I've owned my house for 10 years. In that time I lived along for approx. a year, had a lodger for 6 months, lived alone for another year, then had a lodger for 6 years. She moved out in Nov 2002.

Most of the time I like living alone but I do get rather lonely so spend a lot of time nipping to the pads or Caroline's for coffee. Plus I'm out quite a lot during the week anyway so I don't feel it much. I'm always happy to have people drop by but it doesn't happen often nowadays - the time I had Caroline with me the house was such a tip I was embarrassed to ask anyone round and now I'm out of the habit.

Caroline and I living together worked but only because it was my house and I am the neurotic one. I think it would work again if we had sufficient space - an ideal situation would be in two completely self contained flats :). I ticked other on the second half of your poll because things change from week to week. I know that if I'm off work, for instance, I find myself craving someone to talk to of an evening.

The best thing about my situation is that I can wander round indoors in whatever I like. The worst thing is having nobody to talk to about what is on the telly.

I'm always happy to have people drop by

Despite what I said above about having control of my social life, I'd like to think that my friends would feel free to drop by if they're in the neihbourhood. I'd just appreciate a warning text message first, is all. :)

I think it would work again if we had sufficient space - an ideal situation would be in two completely self contained flats :).

Yeah, I think this is an important point. I probably wouldn't mind sharing if there was enough space involved!

The best thing about my situation is that I can wander round indoors in whatever I like.

In the past week's hot weather, I have come to appreciate this more than I did previously. :)
Just me... plus robot dog, plus two cats soon, plus three birdies, plus bf who comes to stay sometimes... but basically just me myself and I :)
You plus menagerie. Check.

Is that one of those Sony dogs?
I'm currently living at home, due to various reasons such as laziness and not having any friends who want to rent (most live at home with parents and are quite happy to save money. I'm quite happy to blow that money I'm saving on more books). They don't charge me rent and do all the usual things like cook and clean for me, but they also nag me constantly about my books (is buying about 30 books a month normal for anyone reading this?), buying stuff, not saving money, not buying a house etc etc.

I think I'd like to live by myself because I keep odd hours, and I don't want to be in a situation where I feel pressured to spend time being social with my flatmate(s). I didn't have a bad time of university as such, and I loved the people I lived with in my final year, except for the minor fact that they often went to bed at 10pm whereas I'd be up until 1am. Oh, and their ideal Friday was spent in the pub as opposed to going out for a meal or seeing a film.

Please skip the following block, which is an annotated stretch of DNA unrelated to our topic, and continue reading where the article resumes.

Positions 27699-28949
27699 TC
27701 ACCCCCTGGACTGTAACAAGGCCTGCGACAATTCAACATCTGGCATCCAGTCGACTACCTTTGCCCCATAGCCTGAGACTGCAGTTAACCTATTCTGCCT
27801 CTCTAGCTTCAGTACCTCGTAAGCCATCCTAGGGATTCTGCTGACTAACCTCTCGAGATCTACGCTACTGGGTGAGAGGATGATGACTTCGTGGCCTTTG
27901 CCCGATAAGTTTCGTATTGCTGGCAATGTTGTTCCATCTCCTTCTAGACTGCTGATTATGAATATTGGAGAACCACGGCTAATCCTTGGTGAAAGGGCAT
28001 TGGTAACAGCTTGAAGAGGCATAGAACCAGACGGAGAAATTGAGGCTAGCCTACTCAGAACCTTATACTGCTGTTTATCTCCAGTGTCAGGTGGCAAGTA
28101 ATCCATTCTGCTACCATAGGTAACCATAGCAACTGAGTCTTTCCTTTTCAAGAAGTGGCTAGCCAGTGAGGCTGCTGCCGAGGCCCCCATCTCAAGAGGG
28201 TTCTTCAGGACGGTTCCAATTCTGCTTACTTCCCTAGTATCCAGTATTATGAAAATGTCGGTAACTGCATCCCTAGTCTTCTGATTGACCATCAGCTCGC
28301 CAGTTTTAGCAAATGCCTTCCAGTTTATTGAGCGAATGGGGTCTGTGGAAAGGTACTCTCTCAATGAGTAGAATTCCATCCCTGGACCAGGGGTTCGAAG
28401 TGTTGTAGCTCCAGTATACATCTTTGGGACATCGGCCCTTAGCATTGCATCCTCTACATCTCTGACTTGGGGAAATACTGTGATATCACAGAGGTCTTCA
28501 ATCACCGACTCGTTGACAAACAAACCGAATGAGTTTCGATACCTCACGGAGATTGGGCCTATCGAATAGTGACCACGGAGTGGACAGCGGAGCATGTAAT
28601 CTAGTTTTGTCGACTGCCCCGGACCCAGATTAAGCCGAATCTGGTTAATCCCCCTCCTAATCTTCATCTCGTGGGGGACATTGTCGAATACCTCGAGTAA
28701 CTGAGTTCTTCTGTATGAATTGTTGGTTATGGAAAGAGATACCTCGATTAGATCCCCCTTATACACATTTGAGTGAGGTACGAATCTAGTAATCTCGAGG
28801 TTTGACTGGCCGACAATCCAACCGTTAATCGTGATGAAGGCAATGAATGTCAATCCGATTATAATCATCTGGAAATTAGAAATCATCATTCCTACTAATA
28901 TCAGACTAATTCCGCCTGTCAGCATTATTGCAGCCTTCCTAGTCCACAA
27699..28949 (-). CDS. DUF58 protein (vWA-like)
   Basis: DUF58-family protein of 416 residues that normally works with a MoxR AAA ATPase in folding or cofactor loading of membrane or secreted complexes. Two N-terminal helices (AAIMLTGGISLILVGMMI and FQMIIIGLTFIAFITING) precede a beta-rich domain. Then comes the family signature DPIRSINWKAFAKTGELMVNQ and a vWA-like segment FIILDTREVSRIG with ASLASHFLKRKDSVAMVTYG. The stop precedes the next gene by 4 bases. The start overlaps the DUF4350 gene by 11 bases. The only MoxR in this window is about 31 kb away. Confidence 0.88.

(is buying about 30 books a month normal for anyone reading this?)

No, but I wish it was. :-)

I had to give up buying DVDs and CDs almost entirely when I moved into my flat, and over the past few months I've been cutting down on books, too (although I admit it may not seem that way to the casual observer). I'm down to only five or six a month...

I think I'd like to live by myself because I keep odd hours

I did when I was a student but (more of necessity than anything else) I have to be relatively normal these days. Still, I agree that it's an advantage during holidays and such.
(Deleted comment)
Hmm. Why am I not convinced by this? :-p
(Deleted comment)
I really envy your living situation. While waking up to Dan's Leonard Cohen playing in the nextdoor bedroom was actually quite relaxing, there's a lot that drives me mad. I empathise with the control freakishness, and I like to be able to plan all the little things, which gets almost impossible when housemates decide it's their right to do stuff that encroaches on the rest of our living space, like being very loud, leaving junk all over the house to trip on, or saturating our cable modem bandwidth for the umpteenth time. These cause me daily stress and annoyance, especially the noise point. I'd really love somewhere that's mine (broody nesting instinct?), but for now, the ability to work and read in peace and quiet is the thing I want most :-)
bandwidth

Yet another thing I'm glad I don't have to share! ;-)

(broody nesting instinct?)

The one part of my astrological profile that I think is accurate is that I'm somewhat houseproud. For all that I may sometimes not clean up as much as I should, I like looking after my flat, and I like playing host.